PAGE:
Based in San Francisco, is an early childhood education blog by Tiva Lee Samaru. HER posts explore; through videos and other resources - original early childhood education curricula and ideas for enrichment classes, as well as, tips and tricks for classroom management and general childcare.



Stretching is one of the main elements of a yoga class. Beyond yoga, it is used in a dance class and other types of physical activities such as sports.

Stretching is something that is learned and with continuous practice, one can become quite flexible and agile, especially as one gets older.

However, children don't understand this concept and have limited patience with sitting still and holding a stretch. Understandable, as stretching isn't always easy to do. It is painful as your muscles and body try to grant you the ability to touch your toes or do a split. It is tedious as it does need some level of exertion and it is monotonous as, especially in yoga, you repeat and hold the same stretches several times.

It may sound like we are only pointing out the negatives, but unfortunately, these negatives are what children hold on to.

We've heard many of our students express these same sentiments in their own words, of course, and as a result, we have seen how difficult it is to follow through with planned stretching activities or sequences, especially during a yoga class. So in a bid to make our students a little more excited about stretching, we thought it would be a great idea to find a way of putting a fun twist on three different types of stretches.

Our current theme is "Carnival" and lately, we've been focused on the star musical instrument of the season - the steel pan. So we thought it would be a fun idea to combine the cardboard steelpan we made with stretching - ultimately combining music with yoga. The focus of this stretching activity is to help students remain engaged throughout a series of stretches while working on hand, eye and body coordination. In addition, this activity also teaches them about the steel pan and how it is played which is how the music element of the activity comes into play.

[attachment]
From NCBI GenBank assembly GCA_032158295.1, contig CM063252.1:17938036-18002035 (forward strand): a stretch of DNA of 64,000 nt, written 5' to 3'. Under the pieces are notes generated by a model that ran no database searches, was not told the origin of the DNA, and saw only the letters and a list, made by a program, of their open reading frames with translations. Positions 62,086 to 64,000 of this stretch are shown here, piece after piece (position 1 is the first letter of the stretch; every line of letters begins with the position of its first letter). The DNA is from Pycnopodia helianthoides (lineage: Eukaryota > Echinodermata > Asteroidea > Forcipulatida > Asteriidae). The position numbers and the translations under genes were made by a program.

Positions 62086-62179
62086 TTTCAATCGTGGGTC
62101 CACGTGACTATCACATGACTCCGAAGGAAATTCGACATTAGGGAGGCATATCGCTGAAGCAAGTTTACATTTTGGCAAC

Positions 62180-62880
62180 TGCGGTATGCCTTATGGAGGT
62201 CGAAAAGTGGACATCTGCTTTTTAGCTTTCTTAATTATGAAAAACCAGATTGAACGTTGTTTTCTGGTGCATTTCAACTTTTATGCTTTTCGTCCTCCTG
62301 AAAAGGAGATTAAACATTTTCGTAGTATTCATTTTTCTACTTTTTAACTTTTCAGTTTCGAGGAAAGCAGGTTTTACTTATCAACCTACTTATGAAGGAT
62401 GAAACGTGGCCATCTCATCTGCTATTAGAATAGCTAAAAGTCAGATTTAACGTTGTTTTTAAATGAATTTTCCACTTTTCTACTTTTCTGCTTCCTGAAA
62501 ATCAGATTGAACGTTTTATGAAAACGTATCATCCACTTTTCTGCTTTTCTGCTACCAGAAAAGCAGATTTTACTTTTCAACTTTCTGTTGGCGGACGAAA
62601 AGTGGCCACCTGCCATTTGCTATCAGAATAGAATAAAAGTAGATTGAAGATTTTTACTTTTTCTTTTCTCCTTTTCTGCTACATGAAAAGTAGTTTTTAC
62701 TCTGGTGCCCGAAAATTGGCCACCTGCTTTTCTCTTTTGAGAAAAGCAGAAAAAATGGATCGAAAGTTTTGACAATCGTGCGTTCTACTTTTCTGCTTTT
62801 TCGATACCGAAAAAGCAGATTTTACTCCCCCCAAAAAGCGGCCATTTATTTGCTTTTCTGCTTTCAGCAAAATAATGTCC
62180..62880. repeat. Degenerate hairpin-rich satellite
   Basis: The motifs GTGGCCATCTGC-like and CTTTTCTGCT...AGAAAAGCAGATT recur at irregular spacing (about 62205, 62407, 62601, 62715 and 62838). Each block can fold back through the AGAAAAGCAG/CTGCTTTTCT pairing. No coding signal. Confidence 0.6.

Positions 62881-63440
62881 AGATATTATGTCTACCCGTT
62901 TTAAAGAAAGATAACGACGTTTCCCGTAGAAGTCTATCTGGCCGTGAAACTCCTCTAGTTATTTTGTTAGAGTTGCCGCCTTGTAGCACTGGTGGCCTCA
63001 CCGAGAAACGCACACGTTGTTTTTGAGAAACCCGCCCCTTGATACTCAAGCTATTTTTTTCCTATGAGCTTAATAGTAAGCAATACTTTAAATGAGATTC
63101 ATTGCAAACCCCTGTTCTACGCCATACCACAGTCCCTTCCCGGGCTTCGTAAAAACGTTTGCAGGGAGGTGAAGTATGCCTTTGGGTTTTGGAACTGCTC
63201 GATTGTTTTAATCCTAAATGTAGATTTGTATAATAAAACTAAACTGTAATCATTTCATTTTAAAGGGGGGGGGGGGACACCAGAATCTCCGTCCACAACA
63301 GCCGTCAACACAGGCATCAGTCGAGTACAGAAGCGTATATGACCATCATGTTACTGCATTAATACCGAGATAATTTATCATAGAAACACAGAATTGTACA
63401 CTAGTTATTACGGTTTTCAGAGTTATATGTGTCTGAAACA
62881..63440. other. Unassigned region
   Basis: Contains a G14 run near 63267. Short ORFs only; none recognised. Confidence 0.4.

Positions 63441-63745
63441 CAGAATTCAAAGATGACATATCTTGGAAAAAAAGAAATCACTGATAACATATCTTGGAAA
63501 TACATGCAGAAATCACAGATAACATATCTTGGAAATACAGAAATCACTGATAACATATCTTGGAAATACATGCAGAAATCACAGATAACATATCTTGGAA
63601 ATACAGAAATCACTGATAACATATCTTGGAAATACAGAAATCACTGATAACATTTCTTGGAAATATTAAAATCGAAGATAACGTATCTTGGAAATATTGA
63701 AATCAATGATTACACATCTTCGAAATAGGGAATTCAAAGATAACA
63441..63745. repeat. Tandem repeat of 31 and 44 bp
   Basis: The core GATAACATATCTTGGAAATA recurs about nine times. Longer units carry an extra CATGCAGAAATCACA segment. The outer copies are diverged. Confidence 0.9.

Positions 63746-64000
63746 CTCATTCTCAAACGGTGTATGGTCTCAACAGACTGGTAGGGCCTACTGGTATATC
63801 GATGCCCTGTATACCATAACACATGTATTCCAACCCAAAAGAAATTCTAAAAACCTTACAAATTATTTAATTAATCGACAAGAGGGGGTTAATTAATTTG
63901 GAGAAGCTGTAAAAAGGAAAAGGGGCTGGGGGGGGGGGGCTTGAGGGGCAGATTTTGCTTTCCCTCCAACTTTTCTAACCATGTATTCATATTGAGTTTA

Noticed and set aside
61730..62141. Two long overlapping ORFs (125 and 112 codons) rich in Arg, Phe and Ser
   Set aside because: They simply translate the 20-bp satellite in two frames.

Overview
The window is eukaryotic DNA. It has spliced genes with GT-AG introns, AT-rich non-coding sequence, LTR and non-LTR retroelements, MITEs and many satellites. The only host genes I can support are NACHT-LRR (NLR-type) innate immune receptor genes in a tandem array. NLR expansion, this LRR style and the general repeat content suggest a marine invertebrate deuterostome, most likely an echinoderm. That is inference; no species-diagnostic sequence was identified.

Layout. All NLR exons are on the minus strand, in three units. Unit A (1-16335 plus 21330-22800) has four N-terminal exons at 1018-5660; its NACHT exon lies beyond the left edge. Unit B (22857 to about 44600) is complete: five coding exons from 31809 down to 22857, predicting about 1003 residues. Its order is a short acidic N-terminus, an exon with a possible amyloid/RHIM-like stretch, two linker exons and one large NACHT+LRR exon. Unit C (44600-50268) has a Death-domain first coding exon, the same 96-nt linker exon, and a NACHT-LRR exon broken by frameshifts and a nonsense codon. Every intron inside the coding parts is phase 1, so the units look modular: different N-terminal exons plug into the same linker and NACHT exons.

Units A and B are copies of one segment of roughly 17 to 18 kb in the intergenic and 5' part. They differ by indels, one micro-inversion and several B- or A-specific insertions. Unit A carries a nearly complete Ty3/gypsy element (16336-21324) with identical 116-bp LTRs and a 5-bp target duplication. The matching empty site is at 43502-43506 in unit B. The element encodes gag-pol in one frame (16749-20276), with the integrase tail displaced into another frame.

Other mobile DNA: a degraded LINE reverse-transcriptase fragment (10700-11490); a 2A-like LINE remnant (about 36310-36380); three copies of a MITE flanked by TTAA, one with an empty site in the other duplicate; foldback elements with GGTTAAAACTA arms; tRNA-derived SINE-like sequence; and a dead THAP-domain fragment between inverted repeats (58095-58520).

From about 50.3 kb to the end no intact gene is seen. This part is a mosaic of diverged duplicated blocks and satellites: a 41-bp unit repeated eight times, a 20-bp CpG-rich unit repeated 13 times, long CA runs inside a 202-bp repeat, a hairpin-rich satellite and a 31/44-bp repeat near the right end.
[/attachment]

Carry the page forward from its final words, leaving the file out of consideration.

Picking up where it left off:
How did it go?

It was tremendously rewarding for both us and our students. Not only did they stay engaged throughout the entire activity, but they absolutely loved playing their steel pans and as a result, we were able to really hold the stretches longer than we would have without them and teach our students how to play the steel pan! We were also able to engage in little discussions about each stretch while holding them and explored different ranges of motion within each stretch as well. Though we did have a few students who focused more on playing with the sticks and the steel pan and not the stretching, we were still able to call their attention back to the main aspect of the activity without much problem.

One suggestion to make this activity flow smoothly would be to run through the stretches first before including the steel pan. If you hand out the steel pans first your students may just be fixated on that and not necessarily pay attention to the stretches. So once you show them what to do first (i.e the stretches) and you feel like they have a good grasp of it, then add the steel pan element to it. On another note, if you don't want to or can't make the steel pan craft then you can use something else as a substitute, something like a small hula hoop or maybe even a frisbee. 

Take a look!

If you are looking for a new way to keep your students engaged during a stretching activity then we would recommend watching our video. You will see the steel pan and how we incorporated it into the activity. You will also see the stretches we used and the general flow of the activity.

Stretch It Out,

Tiva & Randa

Steelpan jam

Steelpan jam

What is Carnival?

What is Carnival?